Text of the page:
Rice team modifies laser-induced graphene process to create micron-scale patterns in photoresist

A Rice University team has modified its laser-induced graphene technique to make high-resolution, micron-scale patterns of the conductive material for consumer electronics and other applications. Laser-induced graphene (LIG), introduced in 2014 by Rice chemist James Tour, involves burning away everything except carbon from polymers or other materials, leaving the carbon atoms to reconfigure themselves into films of characteristic hexagonal graphene. The process employs a commercial laser that “writes” graphene patterns into surfaces that to date have included wood, paper and even food.

Rice lab uses laser-induced graphene process to create micron-scale patterns in photoresist image

The new version writes fine patterns of graphene into photoresist polymers, light-sensitive materials used in photolithography and photoengraving. Baking the film increases its carbon content, and subsequent lasing solidifies the robust graphene pattern, after which unlased photoresist is washed away.

Researchers turn 'magic angle graphene' into insulator or superconductor by applying an electric voltage

Researchers at ETH Zurich, led by Klaus Ensslin and Thomas Ihn at the Laboratory for Solid State Physics, have succeeded in turning specially prepared graphene flakes either into insulators or into superconductors by applying an electric voltage. This technique is even said to work locally, meaning that in the same graphene flake regions with completely different physical properties can be realized side by side.

A material-keyboard made of graphene imageThe material keyboard realized by the ETH Zurich researchers. Image by ETH Zurich/F. de Vries

The material Ensslin and his co-​workers used is known as “Magic Angle Twisted Bilayer Graphene”. The starting point for the material is graphene flakes - the researchers put two of those layers on top of each other in such a way that their crystal axes are not parallel, but rather make a “magic angle” of exactly 1.06 degrees. “That’s pretty tricky, and we also need to accurately control the temperature of the flakes during production. As a result, it often goes wrong,” explains Peter Rickhaus, who was involved in the experiments.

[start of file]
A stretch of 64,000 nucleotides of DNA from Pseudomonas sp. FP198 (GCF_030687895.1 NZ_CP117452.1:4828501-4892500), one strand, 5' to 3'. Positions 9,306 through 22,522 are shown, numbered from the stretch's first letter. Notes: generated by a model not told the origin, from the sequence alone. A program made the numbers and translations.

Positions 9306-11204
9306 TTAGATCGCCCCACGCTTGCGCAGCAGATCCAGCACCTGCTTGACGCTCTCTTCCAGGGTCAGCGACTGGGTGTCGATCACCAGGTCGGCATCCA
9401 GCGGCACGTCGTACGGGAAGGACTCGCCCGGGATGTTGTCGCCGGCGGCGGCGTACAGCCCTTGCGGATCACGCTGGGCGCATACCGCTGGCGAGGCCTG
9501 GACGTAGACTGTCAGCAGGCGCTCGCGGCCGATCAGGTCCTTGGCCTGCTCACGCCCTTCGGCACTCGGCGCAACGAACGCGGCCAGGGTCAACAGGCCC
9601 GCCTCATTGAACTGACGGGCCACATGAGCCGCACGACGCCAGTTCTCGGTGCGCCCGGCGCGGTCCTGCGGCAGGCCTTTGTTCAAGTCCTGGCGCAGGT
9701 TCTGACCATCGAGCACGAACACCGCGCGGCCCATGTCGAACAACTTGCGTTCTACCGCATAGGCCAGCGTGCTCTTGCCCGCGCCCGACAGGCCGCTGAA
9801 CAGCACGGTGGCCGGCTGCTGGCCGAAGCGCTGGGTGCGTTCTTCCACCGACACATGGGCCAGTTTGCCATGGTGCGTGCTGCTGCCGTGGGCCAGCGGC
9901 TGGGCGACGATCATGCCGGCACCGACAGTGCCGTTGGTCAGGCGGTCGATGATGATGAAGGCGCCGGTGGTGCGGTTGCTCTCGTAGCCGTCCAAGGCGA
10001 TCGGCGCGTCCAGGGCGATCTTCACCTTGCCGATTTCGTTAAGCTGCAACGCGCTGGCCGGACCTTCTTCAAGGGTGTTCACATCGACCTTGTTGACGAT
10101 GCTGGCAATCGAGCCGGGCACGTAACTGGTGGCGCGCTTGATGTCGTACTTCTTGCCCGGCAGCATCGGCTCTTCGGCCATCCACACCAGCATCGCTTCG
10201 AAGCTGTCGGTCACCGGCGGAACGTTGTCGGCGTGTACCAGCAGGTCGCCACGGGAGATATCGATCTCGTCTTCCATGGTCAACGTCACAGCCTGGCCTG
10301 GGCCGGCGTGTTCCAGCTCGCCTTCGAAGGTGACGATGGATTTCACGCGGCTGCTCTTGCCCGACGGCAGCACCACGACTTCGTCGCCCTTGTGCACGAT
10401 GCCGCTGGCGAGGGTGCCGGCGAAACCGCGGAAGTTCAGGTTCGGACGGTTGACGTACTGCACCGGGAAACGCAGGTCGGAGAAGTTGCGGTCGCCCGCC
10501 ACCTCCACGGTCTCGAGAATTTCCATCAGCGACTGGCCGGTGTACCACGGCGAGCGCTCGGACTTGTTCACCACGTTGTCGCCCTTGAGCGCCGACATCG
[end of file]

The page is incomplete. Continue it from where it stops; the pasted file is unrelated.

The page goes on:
Tirupati Graphite develops 'ground-breaking' graphene-aluminium (Al-Gr) composite

Tirupati Graphite has announced that its research center has developed a 'ground-breaking' graphene-aluminium (Al-Gr) composite, which reportedly exhibits significantly higher conductivity and strength properties over aluminium and could be used as a substitute for copper.

The specialist graphite and graphene producer said it was engaged with potential end users including a FTSE100 company for the composite’s potential use replacing copper in thermal, power and propulsion systems, providing significant environmental advantages owing to reduced weight.

New method to produce graphene nanoribbons could promote use in telecommunications applications

University of Wisconsin–Madison researchers have fabricated graphene into the smallest ribbon structures to date, using a method that is said to make scaling-up simple. In tests with these tiny ribbons, the scientists discovered they were closing in on the properties they needed to move graphene toward usefulness in telecommunications equipment.

Flexible, easy-to-scale nanoribbons move graphene toward use in tech applications imageImage credit: University of Wisconsin−Madison

“Previous research suggested that to be viable for telecommunication technologies, graphene would need to be structured prohibitively small over large areas, (which is) a fabrication nightmare,” says Joel Siegel, a UW–Madison graduate student in physics professor Victor Brar’s group and co-lead author of the study. “In our study, we created a scalable fabrication technique to make the smallest graphene ribbon structures yet and found that with modest further reductions in ribbon width, we can start getting to telecommunications range.”

Graphene oxide gives a boost to new intranasal flu vaccine

Researchers at Georgia State University and Emory University have developed an intranasal influenza vaccine using recombinant hemagglutinin (HA), a protein found on the surface of influenza viruses, as the antigen component of the vaccine.